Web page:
The supremacy of a nation’s people should be distinguished from the supremacy of its legislature. The former may be expressed by the latter, but there is no obligation to suppose that a legislature is the only means of expressing the people’s sovereignty.
A group is made up of individuals; indeed, there can be no group without individuals to populate it. If we subscribe to the basic principle that “all men are created equal, that they are endowed by their Creator with certain unalienable Rights”, then we must hold these rights to be supreme. If they are qualified in the sense that certain rights may be withdrawn under certain circumstances, we must define what those circumstances are or else such action will be arbitrary and inimical to stability.
For example, it is relatively uncontroversial that a convicted felon forfeits his right to liberty, subject to the term of his incarceration. However, this example only partially answers the question. Beyond this, one might ask:
* What kinds of action should be classified as crimes?
* What kinds of crime should be punished with incarceration?
* What other justifications might there be for removing or limiting the rights of citizens (e.g. war)?
The answers to these complex questions lie beyond the scope of this post, but they remain important questions, and they reveal the potential conflict between the rights of citizens and the power of the state. If, as a general rule, the rights of citizens are to take priority over the will and power of the legislature, then it becomes evident that a discussion of supremacy must begin by asking the foundational question, “Whose supremacy?”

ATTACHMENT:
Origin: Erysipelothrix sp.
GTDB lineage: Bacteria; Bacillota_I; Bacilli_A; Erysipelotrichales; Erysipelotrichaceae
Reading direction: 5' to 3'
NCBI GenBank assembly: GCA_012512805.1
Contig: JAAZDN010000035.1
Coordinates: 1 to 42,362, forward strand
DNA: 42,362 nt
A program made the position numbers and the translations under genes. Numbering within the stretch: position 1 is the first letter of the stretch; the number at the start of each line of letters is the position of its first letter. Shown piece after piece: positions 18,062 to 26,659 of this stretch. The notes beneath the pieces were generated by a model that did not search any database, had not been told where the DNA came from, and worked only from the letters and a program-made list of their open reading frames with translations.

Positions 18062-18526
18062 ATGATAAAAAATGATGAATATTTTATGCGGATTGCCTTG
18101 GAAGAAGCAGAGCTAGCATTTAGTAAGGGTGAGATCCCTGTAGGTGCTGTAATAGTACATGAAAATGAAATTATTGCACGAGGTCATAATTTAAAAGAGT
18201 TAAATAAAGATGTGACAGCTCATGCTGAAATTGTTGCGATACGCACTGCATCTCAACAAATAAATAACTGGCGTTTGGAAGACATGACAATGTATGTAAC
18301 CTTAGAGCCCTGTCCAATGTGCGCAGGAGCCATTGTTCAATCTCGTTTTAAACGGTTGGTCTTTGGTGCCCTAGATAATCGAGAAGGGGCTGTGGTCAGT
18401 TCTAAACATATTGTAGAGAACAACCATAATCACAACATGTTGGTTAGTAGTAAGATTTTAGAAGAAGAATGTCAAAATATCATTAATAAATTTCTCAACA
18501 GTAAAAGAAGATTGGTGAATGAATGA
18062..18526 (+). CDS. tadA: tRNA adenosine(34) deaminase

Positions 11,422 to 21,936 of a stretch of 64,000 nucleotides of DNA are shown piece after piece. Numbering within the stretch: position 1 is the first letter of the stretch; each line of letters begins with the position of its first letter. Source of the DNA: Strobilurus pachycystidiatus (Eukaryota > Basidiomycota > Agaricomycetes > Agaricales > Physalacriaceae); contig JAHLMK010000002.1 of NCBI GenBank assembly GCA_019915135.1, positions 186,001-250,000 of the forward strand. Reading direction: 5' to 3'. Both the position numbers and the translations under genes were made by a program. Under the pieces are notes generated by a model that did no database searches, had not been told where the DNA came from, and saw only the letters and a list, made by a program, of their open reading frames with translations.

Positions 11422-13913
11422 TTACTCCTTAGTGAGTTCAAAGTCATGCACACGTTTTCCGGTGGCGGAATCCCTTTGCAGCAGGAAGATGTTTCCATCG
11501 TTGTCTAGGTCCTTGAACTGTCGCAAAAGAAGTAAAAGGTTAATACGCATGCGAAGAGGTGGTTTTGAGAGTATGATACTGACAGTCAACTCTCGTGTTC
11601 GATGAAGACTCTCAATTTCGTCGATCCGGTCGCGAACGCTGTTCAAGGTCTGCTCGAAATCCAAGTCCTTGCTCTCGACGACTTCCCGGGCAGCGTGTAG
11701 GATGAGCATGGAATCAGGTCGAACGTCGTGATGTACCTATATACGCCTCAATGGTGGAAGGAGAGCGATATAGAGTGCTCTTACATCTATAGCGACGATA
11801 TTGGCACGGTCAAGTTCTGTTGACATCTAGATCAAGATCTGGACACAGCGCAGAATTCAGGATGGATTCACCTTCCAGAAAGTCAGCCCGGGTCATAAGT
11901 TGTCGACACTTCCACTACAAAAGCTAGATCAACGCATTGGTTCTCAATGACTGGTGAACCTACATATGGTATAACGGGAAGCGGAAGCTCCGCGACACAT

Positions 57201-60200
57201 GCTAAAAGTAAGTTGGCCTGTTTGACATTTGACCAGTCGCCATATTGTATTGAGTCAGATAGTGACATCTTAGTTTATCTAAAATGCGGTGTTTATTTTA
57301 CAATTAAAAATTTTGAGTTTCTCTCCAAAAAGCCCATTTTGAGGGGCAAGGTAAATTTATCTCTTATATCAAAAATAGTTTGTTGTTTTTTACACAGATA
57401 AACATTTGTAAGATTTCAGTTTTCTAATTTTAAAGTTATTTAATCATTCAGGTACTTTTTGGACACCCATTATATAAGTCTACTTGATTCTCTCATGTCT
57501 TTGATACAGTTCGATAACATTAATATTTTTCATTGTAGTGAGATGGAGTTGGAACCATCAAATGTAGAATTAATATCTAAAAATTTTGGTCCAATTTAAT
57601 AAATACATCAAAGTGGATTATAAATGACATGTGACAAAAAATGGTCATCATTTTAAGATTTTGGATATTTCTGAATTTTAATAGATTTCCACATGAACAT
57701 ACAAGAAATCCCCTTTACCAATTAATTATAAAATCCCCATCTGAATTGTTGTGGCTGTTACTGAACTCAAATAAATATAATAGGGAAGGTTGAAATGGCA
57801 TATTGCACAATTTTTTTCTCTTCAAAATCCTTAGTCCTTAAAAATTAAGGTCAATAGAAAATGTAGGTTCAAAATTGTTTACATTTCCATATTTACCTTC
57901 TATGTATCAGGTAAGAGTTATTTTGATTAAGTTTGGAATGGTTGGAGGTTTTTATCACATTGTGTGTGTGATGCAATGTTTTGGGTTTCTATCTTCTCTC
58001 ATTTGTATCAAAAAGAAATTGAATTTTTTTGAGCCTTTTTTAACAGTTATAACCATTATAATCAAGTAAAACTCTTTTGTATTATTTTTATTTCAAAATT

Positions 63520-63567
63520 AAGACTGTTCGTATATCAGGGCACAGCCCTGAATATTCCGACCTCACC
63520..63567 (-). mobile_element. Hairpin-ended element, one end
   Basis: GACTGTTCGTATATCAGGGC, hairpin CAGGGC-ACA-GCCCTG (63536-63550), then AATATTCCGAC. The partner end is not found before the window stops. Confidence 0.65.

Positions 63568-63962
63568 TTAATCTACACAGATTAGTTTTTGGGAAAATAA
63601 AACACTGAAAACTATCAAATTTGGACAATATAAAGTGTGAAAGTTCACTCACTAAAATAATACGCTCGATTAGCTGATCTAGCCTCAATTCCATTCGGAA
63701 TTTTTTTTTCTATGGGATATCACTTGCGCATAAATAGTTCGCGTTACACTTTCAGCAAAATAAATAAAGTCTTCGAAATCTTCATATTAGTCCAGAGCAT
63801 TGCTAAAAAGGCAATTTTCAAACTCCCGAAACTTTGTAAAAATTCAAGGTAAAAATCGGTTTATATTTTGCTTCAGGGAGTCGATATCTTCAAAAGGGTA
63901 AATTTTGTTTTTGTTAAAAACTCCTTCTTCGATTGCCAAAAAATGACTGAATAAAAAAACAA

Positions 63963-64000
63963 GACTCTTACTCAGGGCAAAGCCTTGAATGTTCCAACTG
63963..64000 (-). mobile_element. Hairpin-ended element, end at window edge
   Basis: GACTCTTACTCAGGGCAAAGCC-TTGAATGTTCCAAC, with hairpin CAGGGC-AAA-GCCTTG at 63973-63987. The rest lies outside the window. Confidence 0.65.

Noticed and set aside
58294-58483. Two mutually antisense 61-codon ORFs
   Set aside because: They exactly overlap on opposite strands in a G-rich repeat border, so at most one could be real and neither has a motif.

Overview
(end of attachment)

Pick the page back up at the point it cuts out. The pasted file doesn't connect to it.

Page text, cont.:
I have read at various times articles on Brexiters saying that they had voted for British supremacy but were opposed to the House of Commons voting on whether to trigger Article 50 and voting to keep Britain within the customs union. The implication of such pieces is that Brexiters are guilty of hypocrisy, of entertaining a contradiction.
However, this is not necessarily so. Returning to the question of whose supremacy is at stake, many Brexiters would argue that they were voting for the supremacy of the British people, not the supremacy of Parliament. The two
are not identical, and the former does not entail the latter. Many Brexiters, in voting to leave the European Union were not necessarily saying that they wanted all powers returned to Parliament. Rather, they were arguing that exiting the European Union was a necessary precondition to restoring supremacy to the British people, but that this task would not be completed until the power of the British executive, judiciary, and legislature had been limited also. In essence, what many Brexiters wish for is the adoption of a constitutional democracy as the US possesses, rather than a return to a system in which Parliament is free to make laws in any form on any matter it wishes.
Indeed, in the infamous Jackson case, which, I believe, involved fox-hunting. Lord Steyn suggested that the courts should not enforce laws that strike at the fundamental principles of liberty and the rule of law. He argued that Parliament derives its authority from the people, representing them. Parliament, therefore, has a duty not to infringe those rights that the people could never consent to having infringed. Where a Parliament does so, it ceases to represent the people by whom and for whom it was created, forfeiting its legitimacy and rendering Acts passed pursuant to illegitimate aims invalid.
We must serious ask ourselves as a nation, in light of continuing developments regarding Brexit, freedom of speech, personal property, and the right to life, at what point it becomes necessary to resist incursions by Parliament against the people’s supremacy. I do not suggest that we have reached that point, but I submit that, if we believe in the principles found in the American Declaration of Independence, we must concede that such a point exists.